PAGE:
I received about eight phone calls at various times Saturday night.
Every caller was of the same variety, mostly: "What's up with this team? What's the problem?"
Every caller wanted to narrow it down to one specific problem, but the reality was - there was more than one problem that contributed to UCLA's dismal performance in beating Washington Saturday night, 21-17.
Just counting on one hand:
-- No running game
-- Bad performance by the quarterback
-- Bad game planning
-- Lethargic and flat
-- An average defense
(You didn't know I had six fingers, did you?)
Let's start with the defense. What's the surprise here? Did you all really think that this year's edition of the UCLA defense had suddenly turned into the Tampa Bay Bucaneers? We've told you from before the season - and during the first three games - that UCLA would have to out-score every opponent to win. We told you that this defense was young and inexperienced in its d-line and on the corners, and that it was going to give up some yardage. It showed in the first three games that this defense isn't the best at pursuing ball carriers and making sure tackles.
Yeah, it was fun for a few moments, after the Oklahoma game, to convince ourselves that this defense could actually be good. And really, they're not horrible. They make you cringe sometimes, and they give up a lot of yardage, but they make critical plays toward winning the game and they aren't losing the game for the team. I mean, Washington scored only 17 points, and it felt like about 35. If you would have been told that Washington would score only 17 points going into this game you would have said, "Great, so UCLA wins 44 to 17, huh?"
No, if this game would have been lost it wasn't on the defense's head. They played how you would expect them to play.
You would, though, like to have better games from the up-the-middle seniors, like Justin London, Spencer Havner and Jarrad Page. It seems like it's almost a random thing week to week if London will be the old, effective London, or the possibly-injury-hindered London that badly pursues ball carriers. This week it was London Version B. We don't know if London's sub-par performance against Washington was due to being nicked up this week in practice, but it was sub-par.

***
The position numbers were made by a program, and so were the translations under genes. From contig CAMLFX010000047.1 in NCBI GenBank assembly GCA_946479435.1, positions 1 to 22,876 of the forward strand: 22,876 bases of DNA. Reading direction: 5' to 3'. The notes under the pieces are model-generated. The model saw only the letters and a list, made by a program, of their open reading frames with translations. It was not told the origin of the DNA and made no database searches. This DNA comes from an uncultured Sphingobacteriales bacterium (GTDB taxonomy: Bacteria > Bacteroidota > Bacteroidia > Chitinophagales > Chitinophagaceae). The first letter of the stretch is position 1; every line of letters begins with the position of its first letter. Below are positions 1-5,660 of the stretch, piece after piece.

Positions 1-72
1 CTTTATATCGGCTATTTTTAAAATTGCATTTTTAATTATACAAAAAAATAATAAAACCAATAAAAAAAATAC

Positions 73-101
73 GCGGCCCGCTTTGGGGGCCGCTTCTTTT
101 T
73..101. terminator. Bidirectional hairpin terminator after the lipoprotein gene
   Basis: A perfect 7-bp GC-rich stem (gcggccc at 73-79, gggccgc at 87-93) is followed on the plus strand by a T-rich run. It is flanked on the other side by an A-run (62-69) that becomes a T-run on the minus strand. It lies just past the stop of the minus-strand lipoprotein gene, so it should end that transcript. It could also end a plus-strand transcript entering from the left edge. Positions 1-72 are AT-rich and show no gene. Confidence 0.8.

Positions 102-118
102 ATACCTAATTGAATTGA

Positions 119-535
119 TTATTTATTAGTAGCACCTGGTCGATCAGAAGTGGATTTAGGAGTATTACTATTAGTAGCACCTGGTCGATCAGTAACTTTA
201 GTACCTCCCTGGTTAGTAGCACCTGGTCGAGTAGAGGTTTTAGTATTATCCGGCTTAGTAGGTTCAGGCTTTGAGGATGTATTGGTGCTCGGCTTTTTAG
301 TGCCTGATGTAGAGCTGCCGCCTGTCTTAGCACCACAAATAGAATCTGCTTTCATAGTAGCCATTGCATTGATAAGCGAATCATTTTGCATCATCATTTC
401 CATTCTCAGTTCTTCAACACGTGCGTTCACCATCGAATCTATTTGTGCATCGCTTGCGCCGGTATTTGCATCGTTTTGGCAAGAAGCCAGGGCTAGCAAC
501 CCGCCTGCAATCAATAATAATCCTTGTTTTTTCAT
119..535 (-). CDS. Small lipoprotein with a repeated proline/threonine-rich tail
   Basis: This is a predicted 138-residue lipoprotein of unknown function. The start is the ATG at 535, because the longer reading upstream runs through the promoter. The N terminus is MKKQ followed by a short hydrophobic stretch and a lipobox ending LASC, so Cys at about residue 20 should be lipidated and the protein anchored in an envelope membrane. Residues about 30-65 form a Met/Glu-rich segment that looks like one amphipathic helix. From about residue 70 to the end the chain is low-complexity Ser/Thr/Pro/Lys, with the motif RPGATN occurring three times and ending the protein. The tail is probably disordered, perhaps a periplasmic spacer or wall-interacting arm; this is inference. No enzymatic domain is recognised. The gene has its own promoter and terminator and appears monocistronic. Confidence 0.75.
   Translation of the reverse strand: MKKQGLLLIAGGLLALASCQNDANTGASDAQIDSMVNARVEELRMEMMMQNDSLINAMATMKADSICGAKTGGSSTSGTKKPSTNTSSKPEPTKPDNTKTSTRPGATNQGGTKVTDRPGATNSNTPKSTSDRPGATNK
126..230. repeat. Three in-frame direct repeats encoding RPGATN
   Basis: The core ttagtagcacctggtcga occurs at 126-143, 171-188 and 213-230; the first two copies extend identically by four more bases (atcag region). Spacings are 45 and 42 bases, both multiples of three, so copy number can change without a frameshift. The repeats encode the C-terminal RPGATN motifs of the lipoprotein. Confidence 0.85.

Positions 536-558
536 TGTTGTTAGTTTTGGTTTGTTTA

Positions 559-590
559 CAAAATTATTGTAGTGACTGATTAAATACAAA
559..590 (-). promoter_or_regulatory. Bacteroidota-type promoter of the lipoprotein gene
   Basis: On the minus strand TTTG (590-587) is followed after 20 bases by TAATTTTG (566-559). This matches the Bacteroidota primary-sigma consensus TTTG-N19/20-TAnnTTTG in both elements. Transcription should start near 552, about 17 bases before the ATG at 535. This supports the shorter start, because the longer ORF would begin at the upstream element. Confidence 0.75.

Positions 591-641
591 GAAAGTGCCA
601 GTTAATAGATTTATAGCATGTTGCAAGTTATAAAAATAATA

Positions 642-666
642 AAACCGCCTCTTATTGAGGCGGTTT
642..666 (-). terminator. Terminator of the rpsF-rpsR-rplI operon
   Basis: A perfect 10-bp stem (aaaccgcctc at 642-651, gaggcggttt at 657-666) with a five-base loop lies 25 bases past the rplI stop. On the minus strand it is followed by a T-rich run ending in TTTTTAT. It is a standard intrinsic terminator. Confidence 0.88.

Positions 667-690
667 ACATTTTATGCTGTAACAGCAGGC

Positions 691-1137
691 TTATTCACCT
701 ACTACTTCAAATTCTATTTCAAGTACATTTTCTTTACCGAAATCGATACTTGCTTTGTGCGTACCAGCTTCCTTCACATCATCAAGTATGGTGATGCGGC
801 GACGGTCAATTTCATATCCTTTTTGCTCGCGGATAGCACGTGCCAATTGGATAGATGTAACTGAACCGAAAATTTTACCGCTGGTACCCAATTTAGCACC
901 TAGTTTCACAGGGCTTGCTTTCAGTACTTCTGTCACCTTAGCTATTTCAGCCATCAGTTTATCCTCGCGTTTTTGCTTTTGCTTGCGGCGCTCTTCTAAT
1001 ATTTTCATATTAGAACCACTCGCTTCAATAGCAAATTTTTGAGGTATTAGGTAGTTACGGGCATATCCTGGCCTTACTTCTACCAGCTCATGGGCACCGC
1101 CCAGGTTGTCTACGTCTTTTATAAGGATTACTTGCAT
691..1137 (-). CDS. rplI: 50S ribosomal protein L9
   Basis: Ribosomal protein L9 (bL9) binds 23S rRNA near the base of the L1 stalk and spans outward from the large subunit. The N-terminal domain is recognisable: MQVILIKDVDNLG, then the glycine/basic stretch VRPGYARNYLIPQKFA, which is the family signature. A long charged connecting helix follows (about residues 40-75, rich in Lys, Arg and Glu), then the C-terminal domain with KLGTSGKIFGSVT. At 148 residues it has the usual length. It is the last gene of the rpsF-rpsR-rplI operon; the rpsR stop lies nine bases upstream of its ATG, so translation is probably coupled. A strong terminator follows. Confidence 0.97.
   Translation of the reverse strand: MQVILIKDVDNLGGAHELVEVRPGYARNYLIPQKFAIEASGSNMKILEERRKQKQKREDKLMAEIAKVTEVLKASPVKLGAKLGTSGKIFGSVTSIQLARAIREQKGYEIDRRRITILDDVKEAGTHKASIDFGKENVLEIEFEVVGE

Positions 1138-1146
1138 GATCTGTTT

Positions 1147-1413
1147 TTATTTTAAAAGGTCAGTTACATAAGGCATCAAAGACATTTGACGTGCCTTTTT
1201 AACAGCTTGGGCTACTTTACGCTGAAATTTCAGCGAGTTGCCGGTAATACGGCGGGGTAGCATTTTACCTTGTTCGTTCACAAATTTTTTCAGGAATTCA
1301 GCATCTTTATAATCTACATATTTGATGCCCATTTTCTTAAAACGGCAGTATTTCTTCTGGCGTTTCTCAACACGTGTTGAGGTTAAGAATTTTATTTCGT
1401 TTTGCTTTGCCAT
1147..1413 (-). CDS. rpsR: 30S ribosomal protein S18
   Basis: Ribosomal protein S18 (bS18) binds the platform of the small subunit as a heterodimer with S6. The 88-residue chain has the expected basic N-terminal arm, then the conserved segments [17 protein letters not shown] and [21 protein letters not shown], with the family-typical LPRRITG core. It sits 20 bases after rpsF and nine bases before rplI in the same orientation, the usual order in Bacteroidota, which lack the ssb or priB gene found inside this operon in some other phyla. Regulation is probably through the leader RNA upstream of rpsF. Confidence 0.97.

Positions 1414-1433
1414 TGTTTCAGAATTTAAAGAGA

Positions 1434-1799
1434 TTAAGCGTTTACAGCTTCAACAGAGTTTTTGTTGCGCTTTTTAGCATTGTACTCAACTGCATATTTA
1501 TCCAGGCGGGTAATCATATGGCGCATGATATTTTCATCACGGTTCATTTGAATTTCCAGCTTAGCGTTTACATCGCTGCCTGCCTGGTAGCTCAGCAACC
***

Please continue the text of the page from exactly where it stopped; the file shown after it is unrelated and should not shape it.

With Havner, while he made some plays and some tackles, there were some key, glaring mis-tackles and bad pursuits. There were times, also, where Havner simply didn't look like he was playing hard. In the second half, on one Washington pass play in the flat, he stopped his pursuit just a few yards from the receiver, and the receiver broke a tackle and headed up field for 7 more yards while Havner was a bystander.
Page, while he can be very good at times, is still undisciplined enough that he produces one bad play for every couple of good plays he makes. He got called for the roughing the kicker penalty, which gave Washington a fresh set of downs in UCLA's red zone, but then, in Page's style, he redeemed himself with a shoelace tackle on a Washington running back that saved a touchdown a few plays later. In this game, that ratio of good plays to bad for Page might have been a little higher on the side of bad plays, though.
And UCLA was obviously having issues at that cursed free safety position. After Dennis Keyes had the game of his life against Oklahoma two weeks ago, he made many mistakes early against Washington - out of position and bad pursuits - that the UCLA coaches were using true freshmen Robert Kibble and Bret Lockett for a good portion of the game at the position.